People experiencing chronic pain are often desperate for relief. After trying prescription medications, nerve blocks, complementary medicine, and sometimes even surgery with no relief, they may be willing to try nearly anything for even the smallest reduction in pain. For some, this search for relief has led them to transdermal magnesium, a treatment for pain that has anecdotal support without much focused research. But does magnesium supplementation work, and if so, should there be further study on transdermal magnesium specifically? Let’s take a look.
What is magnesium?
Magnesium is a mineral that is crucial to all systems and processes in the body – over 300 enzymatic systems altogether. The list of functions of magnesium in the body is too long to elaborate upon here, but magnesium is involved in everything from organ function to growing hair and nails to maintaining heart health.
That one mineral can do all of this good in the body should be reassuring, except for one thing: people in the U.S. are not getting enough of it. In 2009, the World Health Organization published a report indicating that 75% of adults are not getting the recommended levels of daily magnesium, with one in five adults getting less than half of what they need.
Basic symptoms of magnesium deficiency include:
- Twitching or cramping muscles
- Headaches and migraines
- Obesity (with or without high blood pressure)
- Heart palpitations
- Chronic fatigue
These are basic warning signs that can indicate, among other things, that magnesium levels are low, but these are just the beginning.
The top four killers in the world: all related to magnesium deficiency
Because magnesium is so crucial to the functioning of the entire body, it stands to reason that low levels of this mineral would lead to serious, systemic issues.
- Type 2 diabetes: Researchers looked at 13 cohort studies with 536,318 participants reporting 24,516 cases of diabetes and found a significant inverse association between magnesium levels and Type 2 diabetes. In other words, where magnesium intake was up, incidence of Type 2 diabetes went down.
- Cardiovascular disease: In a similar meta-analysis of 16 studies and 313,041 individuals, researchers found that magnesium intake was also inversely associated with the risk of cardiovascular disease. Low magnesium is also the number one predictor of heart disease, even above cholesterol and saturated fat intake.
- Stroke: The results of seven studies with 241,378 participants and 6,477 cases of stroke found that an increase in magnesium brought about a small but statistically significant decrease in the risk of stroke.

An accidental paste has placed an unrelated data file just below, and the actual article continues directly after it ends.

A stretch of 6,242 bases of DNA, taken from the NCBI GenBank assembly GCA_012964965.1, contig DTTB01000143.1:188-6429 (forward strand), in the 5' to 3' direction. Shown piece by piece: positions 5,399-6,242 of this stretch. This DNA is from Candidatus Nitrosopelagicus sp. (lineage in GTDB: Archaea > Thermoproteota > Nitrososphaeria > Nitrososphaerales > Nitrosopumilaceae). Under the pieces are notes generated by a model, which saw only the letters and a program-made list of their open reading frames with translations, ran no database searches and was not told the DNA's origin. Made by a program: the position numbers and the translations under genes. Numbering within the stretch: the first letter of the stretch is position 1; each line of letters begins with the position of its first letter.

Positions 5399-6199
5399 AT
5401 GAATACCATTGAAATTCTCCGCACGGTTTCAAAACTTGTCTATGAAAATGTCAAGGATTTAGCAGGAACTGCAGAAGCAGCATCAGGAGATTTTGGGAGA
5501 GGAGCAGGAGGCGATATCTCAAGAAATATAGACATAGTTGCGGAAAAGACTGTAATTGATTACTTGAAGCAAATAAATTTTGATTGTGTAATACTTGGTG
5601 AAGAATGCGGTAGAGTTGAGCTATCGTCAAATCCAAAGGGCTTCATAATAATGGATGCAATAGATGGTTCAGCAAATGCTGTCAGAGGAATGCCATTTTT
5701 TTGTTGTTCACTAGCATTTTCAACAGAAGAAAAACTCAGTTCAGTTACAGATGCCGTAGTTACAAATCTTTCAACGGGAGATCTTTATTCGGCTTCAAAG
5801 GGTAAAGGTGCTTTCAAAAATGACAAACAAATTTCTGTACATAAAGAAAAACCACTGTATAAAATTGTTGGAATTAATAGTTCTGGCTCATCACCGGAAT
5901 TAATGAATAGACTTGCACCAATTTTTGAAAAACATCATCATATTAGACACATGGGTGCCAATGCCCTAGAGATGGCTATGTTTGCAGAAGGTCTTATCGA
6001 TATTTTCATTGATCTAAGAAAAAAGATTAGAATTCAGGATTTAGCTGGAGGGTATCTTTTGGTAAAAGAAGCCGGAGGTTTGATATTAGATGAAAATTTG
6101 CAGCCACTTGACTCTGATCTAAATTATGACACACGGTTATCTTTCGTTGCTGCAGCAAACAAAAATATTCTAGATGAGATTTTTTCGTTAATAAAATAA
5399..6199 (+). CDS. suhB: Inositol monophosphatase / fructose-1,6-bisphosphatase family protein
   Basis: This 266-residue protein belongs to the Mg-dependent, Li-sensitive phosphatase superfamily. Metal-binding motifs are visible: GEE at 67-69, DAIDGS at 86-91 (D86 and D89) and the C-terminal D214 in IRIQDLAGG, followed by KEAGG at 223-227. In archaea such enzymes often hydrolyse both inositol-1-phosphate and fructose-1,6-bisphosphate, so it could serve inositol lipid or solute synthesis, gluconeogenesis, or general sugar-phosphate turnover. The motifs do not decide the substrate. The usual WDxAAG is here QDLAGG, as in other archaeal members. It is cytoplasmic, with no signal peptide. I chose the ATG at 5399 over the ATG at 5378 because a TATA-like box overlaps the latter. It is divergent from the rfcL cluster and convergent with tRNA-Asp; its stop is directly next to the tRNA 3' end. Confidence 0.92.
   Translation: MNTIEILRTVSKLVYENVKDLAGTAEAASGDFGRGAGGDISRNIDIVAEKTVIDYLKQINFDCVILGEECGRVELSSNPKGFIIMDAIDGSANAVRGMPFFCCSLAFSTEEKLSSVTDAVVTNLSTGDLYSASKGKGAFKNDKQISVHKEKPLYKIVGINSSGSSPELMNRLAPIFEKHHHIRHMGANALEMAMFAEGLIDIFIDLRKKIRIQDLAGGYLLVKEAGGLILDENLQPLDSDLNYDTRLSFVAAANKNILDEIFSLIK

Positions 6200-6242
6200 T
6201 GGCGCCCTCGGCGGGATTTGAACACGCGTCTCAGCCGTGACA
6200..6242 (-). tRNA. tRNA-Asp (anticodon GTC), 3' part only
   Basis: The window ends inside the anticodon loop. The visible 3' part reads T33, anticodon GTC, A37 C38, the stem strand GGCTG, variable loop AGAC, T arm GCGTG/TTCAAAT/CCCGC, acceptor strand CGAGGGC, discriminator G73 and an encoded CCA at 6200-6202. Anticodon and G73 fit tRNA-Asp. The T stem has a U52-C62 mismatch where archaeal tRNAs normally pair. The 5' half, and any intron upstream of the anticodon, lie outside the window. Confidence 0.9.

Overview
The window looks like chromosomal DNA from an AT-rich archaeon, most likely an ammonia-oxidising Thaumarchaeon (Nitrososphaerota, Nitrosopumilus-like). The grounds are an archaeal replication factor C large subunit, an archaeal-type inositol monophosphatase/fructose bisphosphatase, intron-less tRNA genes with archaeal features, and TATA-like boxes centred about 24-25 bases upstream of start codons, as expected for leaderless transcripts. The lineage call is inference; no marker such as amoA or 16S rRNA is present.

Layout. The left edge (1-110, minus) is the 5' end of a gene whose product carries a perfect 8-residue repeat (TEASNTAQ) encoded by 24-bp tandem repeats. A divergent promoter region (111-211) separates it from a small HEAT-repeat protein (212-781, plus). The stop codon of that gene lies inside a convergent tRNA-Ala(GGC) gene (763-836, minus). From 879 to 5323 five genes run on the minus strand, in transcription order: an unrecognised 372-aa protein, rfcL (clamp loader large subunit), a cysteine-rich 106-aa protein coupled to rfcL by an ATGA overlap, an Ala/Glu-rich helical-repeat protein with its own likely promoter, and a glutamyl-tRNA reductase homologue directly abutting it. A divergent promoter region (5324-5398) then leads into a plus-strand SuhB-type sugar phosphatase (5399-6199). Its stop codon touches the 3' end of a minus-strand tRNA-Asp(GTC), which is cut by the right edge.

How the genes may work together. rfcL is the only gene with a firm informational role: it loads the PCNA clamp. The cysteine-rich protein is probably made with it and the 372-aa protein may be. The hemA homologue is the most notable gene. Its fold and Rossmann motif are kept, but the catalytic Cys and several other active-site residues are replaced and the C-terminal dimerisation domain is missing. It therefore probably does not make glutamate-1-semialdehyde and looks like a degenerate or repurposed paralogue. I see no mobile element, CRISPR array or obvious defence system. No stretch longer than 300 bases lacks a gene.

- Cancer: In eight studies, increased magnesium helped bring about a modest decrease in the risk of colon cancer, but other studies have shown that more magnesium reduces cancer risk significantly.
These are the top four causes of death across the globe, and they are all tied significantly to magnesium levels. The warning signs of many of these diseases are the same as the warning signs for low magnesium levels and can also include a significant incidence of fibromyalgia and other pain in the joints and muscles. Other studies have shown that magnesium is an effective remedy for migraine, heart attack, and even ADHD. Remember that over 300 processes in the body utilize magnesium, and it becomes more clear how low magnesium can be related to pain in the body.
How it works in the body
Magnesium and calcium work together in the body. Magnesium relaxes and soothes muscles and aids in the function of all of the systems, while calcium contracts muscles. In today’s calcium-rich dietary landscape, magnesium is noticeably absent. This results in tension, anxiety, muscle soreness, and pain.
How to increase magnesium levels
There are several ways to increase magnesium levels, but one of the most effective at increasing levels rapidly is transdermal magnesium therapy. Transdermal magnesium therapy bypasses the digestive upset that can be caused by oral magnesium supplements. Oral supplementation is also very inefficient, and there is no guarantee that the body is absorbing the full dose. Transdermal magnesium therapy saturates the skin cells with magnesium, increasing the efficacy of the treatment. This therapy can be taken in a number of ways.
- Take a bath: A bath of Epsom salts (magnesium sulfate) has been shown to raise internal levels of magnesium. Athletes have long used this as therapy after intense training to relax and soothe muscles.
- Get a massage: Spray magnesium oil (which is more like a salt spray than an oil) onto the skin and rub it in. A massage therapist can do this for you, conveying the benefits of both massage and magnesium absorption through the cells of the skin.
- Apply the gel or use a patch: Transdermal magnesium therapy is also possible using a patch or simply applying a gel.
- Eat magnesium-rich foods: Sometimes magnesium deficiency can be corrected by eating foods rich in this mineral.
As with all changes to a treatment plan for chronic pain (or any illness monitored by a doctor), talk with your doctor before starting to increase your levels of magnesium.
There have been a few small-scale studies that looked at transdermal magnesium therapy, with promising treatment outcomes. Even without large-scale, focused research studies on the effects of transdermal magnesium therapy specifically, the message is clear: many serious and often fatal conditions are related to low levels of magnesium, and people in the U.S. are chronically deficient in this vital mineral.
Will you try transdermal magnesium to help with your pain?
Image by gaelx via Flickr